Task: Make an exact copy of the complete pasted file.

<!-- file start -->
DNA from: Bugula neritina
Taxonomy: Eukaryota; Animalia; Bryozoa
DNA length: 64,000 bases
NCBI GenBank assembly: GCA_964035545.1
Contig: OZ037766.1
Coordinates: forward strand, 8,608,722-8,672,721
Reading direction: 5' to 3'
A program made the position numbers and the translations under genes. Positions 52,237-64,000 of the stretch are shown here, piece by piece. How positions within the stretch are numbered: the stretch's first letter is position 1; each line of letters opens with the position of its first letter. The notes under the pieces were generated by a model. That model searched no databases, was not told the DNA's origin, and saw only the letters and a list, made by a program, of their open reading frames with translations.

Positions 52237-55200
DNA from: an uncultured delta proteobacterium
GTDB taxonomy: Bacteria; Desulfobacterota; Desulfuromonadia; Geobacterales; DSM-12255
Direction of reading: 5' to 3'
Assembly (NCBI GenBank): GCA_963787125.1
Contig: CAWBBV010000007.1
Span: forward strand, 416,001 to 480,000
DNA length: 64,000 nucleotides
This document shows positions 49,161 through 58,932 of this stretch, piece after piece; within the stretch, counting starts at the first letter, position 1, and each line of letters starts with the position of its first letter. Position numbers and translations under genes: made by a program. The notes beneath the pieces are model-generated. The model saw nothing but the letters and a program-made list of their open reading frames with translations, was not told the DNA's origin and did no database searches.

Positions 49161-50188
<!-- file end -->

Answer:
DNA from: Bugula neritina
Taxonomy: Eukaryota; Animalia; Bryozoa
DNA length: 64,000 bases
NCBI GenBank assembly: GCA_964035545.1
Contig: OZ037766.1
Coordinates: forward strand, 8,608,722-8,672,721
Reading direction: 5' to 3'
A program made the position numbers and the translations under genes. Positions 52,237-64,000 of the stretch are shown here, piece by piece. How positions within the stretch are numbered: the stretch's first letter is position 1; each line of letters opens with the position of its first letter. The notes under the pieces were generated by a model. That model searched no databases, was not told the DNA's origin, and saw only the letters and a list, made by a program, of their open reading frames with translations.

Positions 52237-55200
DNA from: an uncultured delta proteobacterium
GTDB taxonomy: Bacteria; Desulfobacterota; Desulfuromonadia; Geobacterales; DSM-12255
Direction of reading: 5' to 3'
Assembly (NCBI GenBank): GCA_963787125.1
Contig: CAWBBV010000007.1
Span: forward strand, 416,001 to 480,000
DNA length: 64,000 nucleotides
This document shows positions 49,161 through 58,932 of this stretch, piece after piece; within the stretch, counting starts at the first letter, position 1, and each line of letters starts with the position of its first letter. Position numbers and translations under genes: made by a program. The notes beneath the pieces are model-generated. The model saw nothing but the letters and a program-made list of their open reading frames with translations, was not told the DNA's origin and did no database searches.

Positions 49161-50188